The first part of my series around Power BI, Excel & Dynamics GP begins with some of the basics, and a way to start learning Power Query, literally starting from scratch.
From my experience, an audience that is often overlooked are users who want to learn more or improve their skills but doesn’t know where to start, and everything they find starts at a point they don’t understand or can’t get to. For example, this post starts without getting into directly accessing data from SQL, which admittedly adds a level of complexity that some users have trouble getting past. Most of the rest of this series I will be accessing SQL data as that’s more efficient, but in this one, I’m using SmartList exports to make the learning more accessible.
This is post #1 of the series, aside from the introduction post here. In this post, I’m using the context of Dynamics GP to make a “real world” example with Accounts Payable data.
This post will cover setting up a SmartList favorite (to be able to re-export newer data later in the same format), export it to Excel, save it and then reference it as a data source. This isn’t about “export then manipulate into something”, it’s about export and read it as a quasi table/database to reference.
Using Power BI or Excel we can read those spreadsheests as a datasource, and as you export newer versions and save over the original file, you can refresh your notebook or PBI file and it updates with that new data. Obviously, reading GP data directly is “better” from an efficiency point of view, but it adds a layer of complexity around data access that isn’t relevant to the core concepts behind getting started with some core skills.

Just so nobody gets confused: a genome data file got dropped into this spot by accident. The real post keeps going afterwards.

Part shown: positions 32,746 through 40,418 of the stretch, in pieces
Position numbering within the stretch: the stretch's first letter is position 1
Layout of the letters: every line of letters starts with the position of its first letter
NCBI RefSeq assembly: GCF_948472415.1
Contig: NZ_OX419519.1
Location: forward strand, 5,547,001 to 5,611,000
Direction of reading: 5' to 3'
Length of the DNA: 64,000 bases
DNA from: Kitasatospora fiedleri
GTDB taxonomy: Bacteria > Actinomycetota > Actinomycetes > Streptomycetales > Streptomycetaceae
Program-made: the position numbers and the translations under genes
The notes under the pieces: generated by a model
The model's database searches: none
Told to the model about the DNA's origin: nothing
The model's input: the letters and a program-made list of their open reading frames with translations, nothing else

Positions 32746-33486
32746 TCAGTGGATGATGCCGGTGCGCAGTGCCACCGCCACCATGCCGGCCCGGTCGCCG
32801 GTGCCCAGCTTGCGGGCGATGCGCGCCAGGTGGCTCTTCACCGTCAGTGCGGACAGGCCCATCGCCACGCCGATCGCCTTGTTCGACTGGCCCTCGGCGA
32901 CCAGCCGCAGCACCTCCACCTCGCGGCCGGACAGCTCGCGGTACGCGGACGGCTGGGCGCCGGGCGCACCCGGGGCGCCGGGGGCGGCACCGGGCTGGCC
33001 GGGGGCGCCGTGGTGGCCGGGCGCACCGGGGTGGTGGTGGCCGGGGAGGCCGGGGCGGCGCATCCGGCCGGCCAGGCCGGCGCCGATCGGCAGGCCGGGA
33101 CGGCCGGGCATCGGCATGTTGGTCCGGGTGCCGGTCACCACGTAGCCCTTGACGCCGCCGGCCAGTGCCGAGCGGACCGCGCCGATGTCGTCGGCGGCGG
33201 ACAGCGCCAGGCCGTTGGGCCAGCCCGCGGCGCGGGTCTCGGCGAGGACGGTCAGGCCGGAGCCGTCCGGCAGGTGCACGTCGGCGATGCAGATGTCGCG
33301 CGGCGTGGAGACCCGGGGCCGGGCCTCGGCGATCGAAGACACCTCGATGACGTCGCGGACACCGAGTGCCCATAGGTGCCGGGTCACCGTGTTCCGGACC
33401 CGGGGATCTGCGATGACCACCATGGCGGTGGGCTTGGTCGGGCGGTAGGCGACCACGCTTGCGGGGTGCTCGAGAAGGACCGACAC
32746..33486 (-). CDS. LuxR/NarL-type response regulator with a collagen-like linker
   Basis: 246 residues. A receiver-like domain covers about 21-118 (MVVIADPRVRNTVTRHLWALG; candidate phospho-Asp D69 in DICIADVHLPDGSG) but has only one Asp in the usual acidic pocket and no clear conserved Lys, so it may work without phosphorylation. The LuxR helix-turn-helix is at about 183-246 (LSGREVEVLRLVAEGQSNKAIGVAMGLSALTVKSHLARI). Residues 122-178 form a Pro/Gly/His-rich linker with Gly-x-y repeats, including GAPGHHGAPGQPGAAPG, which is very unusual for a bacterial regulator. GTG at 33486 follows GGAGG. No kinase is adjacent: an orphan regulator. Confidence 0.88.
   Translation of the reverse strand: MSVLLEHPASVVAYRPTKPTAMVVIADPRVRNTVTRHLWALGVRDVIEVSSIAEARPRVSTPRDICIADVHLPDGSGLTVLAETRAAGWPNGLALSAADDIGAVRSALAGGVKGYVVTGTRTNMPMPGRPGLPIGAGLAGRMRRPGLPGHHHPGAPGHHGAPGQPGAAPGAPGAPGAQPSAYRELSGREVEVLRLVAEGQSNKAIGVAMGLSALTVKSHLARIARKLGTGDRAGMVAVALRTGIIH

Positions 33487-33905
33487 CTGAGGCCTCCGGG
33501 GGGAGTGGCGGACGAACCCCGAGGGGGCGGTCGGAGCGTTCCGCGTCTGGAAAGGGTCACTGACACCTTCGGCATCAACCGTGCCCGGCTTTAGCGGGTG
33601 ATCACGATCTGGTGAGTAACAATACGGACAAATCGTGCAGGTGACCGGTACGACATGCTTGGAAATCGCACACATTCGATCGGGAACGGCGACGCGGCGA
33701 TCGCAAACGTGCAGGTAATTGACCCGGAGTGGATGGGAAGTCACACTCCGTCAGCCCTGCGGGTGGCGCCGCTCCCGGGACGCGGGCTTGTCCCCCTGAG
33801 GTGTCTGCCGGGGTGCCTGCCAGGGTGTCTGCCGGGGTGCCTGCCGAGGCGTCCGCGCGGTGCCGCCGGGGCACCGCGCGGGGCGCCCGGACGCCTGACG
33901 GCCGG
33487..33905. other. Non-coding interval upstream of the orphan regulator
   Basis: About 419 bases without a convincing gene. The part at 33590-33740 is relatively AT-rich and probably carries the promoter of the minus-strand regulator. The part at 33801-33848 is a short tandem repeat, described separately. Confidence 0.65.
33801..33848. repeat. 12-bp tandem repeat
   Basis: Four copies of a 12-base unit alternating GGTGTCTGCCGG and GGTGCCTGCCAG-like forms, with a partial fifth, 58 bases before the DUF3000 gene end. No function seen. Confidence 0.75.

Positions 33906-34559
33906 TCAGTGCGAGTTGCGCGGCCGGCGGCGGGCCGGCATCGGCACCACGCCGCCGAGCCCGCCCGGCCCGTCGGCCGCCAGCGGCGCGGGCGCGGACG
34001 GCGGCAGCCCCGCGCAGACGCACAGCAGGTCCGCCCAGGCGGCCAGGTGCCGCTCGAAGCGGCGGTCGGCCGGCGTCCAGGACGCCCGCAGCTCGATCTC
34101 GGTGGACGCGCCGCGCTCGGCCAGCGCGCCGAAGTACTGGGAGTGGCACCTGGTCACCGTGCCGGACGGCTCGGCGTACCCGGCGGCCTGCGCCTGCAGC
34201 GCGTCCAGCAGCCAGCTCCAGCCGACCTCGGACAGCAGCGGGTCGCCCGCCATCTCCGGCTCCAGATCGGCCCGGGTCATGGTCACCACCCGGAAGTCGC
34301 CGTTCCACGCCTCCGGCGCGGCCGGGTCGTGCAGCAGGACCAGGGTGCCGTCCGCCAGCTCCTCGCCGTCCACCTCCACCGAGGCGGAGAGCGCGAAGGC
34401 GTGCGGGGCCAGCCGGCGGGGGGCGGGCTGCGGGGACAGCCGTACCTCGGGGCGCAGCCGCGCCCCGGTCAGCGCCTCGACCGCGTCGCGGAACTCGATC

Let’s say you’ve been asked to put together some metrics on Accounts Payable activity, how many invoices we process per month or quarter, how many payments we process etc. That will be the basis for my example.
Step 1 - SmartList favorites
First, I will start with “Payables Transactions”, which is an “out of the box” SmartList that comes with Dynamics GP. If you don’t have access to that SmartList, hopefully you have access to “Receivables Transactions” which has fairly similar columns and the concepts are similar between A/R and A/P.
- Open SmartList and go to Purchasing > Payables Transactions
- Click on either the SmartList object name itself or the * to get the default set of columns
- Let’s filter the list first under Search 
- Voided is equal to No
- Document Status is not equal to Unposted
- Posting Date is greater than ** 
- Add the necessary columns:
- Click on the Columns button on the toolbar
- Click on Add.